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Comment Privately run? (Score 4, Insightful) 38

If CSIR-Tech was privately run, it would have been shut down long ago.

HA HA! Good one. If CSIR-Tech were privately run, as soon as quarterly earnings showed a decline they would start suing anyone and everyone remotely connected to their patents. As soon as this was shown to more profitable than whatever those scientists had been doing they'd announce a "restructuring" and fire most of them, replacing them with patent lawyers.

Heh heh, "shut down" ... man, ha. ::wipes away tear::

Comment Re:Nintendo is done (Score 1) 89

Well... mostly that was just complaining about system performance, along with the lack of a second screen. That's hardware. You also said, "I had hints of that thought with the Wii," for an unexplained reason, even though you also said that it was interesting and novel. So I don't know why you almost didn't like the Wii, but there isn't that much setting consoles apart from one another. Unless you were unhappy about clicking on the little buttons in the Wii menu, it's probably hardware related.

Comment Re:Nintendo is done (Score 1) 89

Why are they done if they don't release for third parties? The Switch seems to be doing fine, their handhelds have always been big money makers, two generations ago they had the top-selling console and that wound up being one of the best selling consoles ever. Not three years ago they had something like $10 billion in cash reserves, and lackluster Wii U sales haven't cost them anywhere close to that much.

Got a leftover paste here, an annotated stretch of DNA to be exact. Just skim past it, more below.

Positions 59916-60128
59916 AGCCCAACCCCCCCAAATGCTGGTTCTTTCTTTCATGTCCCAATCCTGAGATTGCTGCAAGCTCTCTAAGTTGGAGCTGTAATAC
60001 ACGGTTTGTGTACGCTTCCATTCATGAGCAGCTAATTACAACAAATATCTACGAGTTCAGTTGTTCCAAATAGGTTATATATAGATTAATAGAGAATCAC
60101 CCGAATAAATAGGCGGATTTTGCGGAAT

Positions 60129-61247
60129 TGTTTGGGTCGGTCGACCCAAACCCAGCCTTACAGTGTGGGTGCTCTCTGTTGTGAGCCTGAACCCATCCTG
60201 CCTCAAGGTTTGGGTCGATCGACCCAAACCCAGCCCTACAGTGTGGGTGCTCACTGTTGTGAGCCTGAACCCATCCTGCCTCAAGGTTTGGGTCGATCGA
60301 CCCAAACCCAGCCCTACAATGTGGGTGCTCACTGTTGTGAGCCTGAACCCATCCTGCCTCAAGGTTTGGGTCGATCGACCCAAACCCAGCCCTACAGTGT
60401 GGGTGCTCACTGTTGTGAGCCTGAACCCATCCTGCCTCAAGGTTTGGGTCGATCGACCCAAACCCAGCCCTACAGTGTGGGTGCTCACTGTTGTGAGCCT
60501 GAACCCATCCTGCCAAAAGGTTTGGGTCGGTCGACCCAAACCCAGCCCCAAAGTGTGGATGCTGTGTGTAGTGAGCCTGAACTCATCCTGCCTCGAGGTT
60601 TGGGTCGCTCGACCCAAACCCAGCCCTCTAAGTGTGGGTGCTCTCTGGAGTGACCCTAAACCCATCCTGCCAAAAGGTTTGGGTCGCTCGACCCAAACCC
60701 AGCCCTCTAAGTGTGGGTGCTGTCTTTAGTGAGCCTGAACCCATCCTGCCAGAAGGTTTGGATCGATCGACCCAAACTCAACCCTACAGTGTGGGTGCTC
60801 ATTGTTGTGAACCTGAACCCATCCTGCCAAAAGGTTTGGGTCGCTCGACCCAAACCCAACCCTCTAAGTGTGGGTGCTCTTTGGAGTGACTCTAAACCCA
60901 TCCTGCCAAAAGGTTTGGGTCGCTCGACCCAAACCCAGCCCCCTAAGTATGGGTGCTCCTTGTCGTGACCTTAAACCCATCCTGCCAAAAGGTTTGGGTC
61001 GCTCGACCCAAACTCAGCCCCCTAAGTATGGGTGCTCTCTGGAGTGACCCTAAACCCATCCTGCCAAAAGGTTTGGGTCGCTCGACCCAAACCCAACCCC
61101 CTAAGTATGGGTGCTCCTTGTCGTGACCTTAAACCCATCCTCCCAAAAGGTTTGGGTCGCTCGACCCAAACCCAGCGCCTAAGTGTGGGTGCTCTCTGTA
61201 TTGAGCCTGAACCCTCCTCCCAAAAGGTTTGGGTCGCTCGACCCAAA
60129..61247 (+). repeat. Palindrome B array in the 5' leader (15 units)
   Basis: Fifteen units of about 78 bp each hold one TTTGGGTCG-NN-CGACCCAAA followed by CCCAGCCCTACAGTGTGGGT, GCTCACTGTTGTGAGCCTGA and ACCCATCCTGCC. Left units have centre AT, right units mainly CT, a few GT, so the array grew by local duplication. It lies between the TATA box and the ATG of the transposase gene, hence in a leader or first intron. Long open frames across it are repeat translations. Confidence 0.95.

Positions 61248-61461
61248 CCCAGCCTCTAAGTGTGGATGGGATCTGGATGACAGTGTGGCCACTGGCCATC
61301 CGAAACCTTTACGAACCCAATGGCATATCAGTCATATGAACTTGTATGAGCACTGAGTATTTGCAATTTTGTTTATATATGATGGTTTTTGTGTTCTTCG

I don't mean to pick on you here, but I see a lot of baseless doom and gloom when it comes to Nintendo and... where the hell does that come from? Why would you, or anyone, think this? Where did you get the idea that they're on the verge of needing to pull a Sega?

Comment Re:Exactly what the First amendment is meant to st (Score 1) 155

Well, first of all, that language is too definitive. I was being more careful in my previous posts, but arguments always seem to lead to more extreme positions than originally intended. I should have said something like, "I'm trying to suggest that not being current could do that." - I was trying to point out that what speech is, and what free speech protects, is more complicated than the parent poster was suggesting, not that I knew exactly what those things were. No one knows exactly what those things are.

For the rest: Maybe i should ask what it is which you think makes those Roman diatribes speech in the present day? Speech isn't a solo affair, after all, it needs an audience and everyone at whom those diatribes were directed is gone. Someone now can read these things, and possibly be interested, but they are not the subject of the communication, they are an outside observer.